Rage: 'We're doing things other companies can't'

id Software talks about pushing the boundaries of technology and design...

id Software is considered by many as the daddy of the FPS, which probably goes some way towards explaining why there's a fair amount of anticipation for the studio's latest, Rage.

But, so far, Rage doesn't look like the product of a company that's resting on any kind of laurels.

With glistening graphics, a world full of character and the knowledge that any shooting mechanics are being cradled in id's safe hands, it wouldn't surprise us if Rage introduced itself as a top shooter.

But these days you have to do more than match the best to really make an impact.


We sat down with senior producer at id Software Jason Kim to talk about what Rage is doing differently, the power of id Tech 5 and just how much the studio is pushing the current generation.

Tell us what the idea is behind Rage and what you hope it's going to contribute to the market that's not already there.

Obviously we hope that it goes out on the market and fans really love it and that it's able to compete with all the best shooters out there. Some of the new things we're doing with vehicles, we've never done that before, being able to drive around in the wasteland... We have limited upgradable parts on vehicles that are different from what you would find on a racing game.

It hits some of the cool things that we want to do in Rage; have some big armour and a lot of weapons. So we have a progression in the vehicles for that.

Another thing that we're bringing to the table that's new and different is we're really going deeper with the story and creating fun and colourful characters that you interact with and forge a relationship with in the game.

So hopefully all those elements, combined along with having some really cool weapons, different ammo types which are certainly new for us as well: With the pistol you have standard bullets but you have three other different ammo types that you get along your progression and you're able to use in different ways.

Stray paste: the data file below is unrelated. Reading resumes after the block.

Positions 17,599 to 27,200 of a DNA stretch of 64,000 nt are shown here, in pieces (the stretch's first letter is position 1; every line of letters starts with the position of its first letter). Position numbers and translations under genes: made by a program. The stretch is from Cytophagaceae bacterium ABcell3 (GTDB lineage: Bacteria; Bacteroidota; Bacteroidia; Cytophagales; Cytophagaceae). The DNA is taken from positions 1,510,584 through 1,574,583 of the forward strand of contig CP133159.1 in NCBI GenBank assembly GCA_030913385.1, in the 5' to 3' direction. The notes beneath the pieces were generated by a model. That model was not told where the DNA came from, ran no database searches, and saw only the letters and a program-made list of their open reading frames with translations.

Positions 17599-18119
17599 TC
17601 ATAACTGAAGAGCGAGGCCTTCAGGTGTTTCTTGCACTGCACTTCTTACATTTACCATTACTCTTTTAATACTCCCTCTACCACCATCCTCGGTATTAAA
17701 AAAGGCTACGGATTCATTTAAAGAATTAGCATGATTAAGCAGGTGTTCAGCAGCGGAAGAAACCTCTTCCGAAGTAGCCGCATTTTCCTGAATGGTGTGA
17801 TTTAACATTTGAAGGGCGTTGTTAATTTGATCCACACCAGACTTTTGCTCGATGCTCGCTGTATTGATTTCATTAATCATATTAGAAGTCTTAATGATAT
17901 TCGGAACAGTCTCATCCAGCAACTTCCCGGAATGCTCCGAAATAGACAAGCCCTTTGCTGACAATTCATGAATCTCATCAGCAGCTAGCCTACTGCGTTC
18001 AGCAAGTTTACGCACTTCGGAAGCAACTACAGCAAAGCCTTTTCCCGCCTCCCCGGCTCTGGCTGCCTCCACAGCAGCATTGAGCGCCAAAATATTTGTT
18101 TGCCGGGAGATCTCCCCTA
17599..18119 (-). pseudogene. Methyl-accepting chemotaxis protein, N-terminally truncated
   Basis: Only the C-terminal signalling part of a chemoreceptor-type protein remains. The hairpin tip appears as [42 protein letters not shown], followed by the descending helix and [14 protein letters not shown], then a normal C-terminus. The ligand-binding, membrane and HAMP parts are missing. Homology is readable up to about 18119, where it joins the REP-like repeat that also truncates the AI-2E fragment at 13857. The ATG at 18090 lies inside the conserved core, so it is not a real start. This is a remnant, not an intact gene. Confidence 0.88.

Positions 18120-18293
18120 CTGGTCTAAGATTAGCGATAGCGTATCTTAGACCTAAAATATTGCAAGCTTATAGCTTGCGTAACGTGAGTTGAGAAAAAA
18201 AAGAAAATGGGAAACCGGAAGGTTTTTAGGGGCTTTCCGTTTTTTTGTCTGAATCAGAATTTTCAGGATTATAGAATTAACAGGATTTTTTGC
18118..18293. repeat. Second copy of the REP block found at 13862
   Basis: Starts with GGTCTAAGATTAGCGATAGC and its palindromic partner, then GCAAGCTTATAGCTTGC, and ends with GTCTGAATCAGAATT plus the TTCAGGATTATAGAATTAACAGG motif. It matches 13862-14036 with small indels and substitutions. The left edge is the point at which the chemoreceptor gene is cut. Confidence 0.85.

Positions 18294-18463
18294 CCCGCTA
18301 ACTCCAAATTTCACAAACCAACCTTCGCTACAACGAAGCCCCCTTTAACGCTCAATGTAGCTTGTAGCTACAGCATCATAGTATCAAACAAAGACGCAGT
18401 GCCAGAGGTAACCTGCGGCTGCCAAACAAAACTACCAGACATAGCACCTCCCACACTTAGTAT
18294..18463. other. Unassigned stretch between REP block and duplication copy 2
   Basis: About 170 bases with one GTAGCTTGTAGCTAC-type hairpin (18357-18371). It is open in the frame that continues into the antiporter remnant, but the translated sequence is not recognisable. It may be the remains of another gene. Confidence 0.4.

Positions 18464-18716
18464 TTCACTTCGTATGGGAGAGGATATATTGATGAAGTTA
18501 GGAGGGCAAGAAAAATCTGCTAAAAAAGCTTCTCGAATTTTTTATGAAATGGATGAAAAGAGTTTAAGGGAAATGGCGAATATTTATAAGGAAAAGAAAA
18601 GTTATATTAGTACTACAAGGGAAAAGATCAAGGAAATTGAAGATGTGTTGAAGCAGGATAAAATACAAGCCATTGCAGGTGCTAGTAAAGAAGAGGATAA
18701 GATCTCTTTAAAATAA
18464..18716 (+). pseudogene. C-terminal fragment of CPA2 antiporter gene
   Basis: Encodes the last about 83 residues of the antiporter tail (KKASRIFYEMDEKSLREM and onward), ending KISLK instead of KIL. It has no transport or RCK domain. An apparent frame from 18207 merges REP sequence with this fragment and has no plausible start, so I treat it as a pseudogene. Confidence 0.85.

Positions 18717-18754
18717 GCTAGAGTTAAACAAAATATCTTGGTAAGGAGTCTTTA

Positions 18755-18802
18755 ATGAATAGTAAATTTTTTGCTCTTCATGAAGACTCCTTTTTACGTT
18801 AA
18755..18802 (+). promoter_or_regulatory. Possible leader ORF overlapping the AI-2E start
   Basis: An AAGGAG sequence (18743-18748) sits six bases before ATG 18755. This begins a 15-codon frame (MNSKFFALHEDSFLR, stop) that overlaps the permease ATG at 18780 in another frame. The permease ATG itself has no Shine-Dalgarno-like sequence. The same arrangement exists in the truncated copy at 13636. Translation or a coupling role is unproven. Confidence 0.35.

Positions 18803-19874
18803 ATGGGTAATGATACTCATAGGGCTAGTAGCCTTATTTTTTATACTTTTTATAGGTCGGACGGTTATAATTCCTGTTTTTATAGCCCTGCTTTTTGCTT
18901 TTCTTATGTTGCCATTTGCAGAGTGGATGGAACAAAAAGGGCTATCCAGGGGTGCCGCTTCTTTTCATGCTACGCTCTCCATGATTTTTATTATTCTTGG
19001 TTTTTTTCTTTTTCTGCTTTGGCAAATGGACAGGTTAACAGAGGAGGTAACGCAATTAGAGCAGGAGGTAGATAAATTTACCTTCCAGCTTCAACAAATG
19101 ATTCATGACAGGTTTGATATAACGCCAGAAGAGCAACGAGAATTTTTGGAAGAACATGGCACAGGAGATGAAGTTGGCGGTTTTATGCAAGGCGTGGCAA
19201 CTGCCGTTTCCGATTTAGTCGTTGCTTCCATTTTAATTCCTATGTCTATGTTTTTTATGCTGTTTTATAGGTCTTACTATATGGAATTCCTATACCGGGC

The engineering types are also really new and different and allow the player to take the combat situation and really turn it on its face. Now it's no longer just about the weapon in your hand and shooting a gun, now you can actually put something down - an automated turret, a century bot - that will actually seek out enemies for you. That allows you to go around and flank the combatants that you're fighting in any given combat situation.

There are so many different things that it's kind of all coming out in this disorganised fashion but we hope that people do see all of the new things and say that there are things that are different.


We have a backdrop to the game. It's kind of post-apocalyptic because a big rock from outer space came and hit the earth and then everything went to hell. That's a backdrop, it's not what Rage is about but it's where Rage happens.

Sometimes people tend to focus on the backdrop more than what Rage is about. If people can understand that once they start playing it and talk about all these different things that I just said, that would make me proud and hopefully that allows them to say in the end "Wow this game really is a good game."

And it's going to be the first game to use the id Tech 5 engine, how important is it for Rage to be an impact piece to really show off what the engine can do?

It seems like there's a lot of pressure there but there but we've always had a new technology to work with when we develop a new game, especially from the very beginning with John Carmack building a new technology and then building a game around that. So this is actually no different from what we've done in the past.

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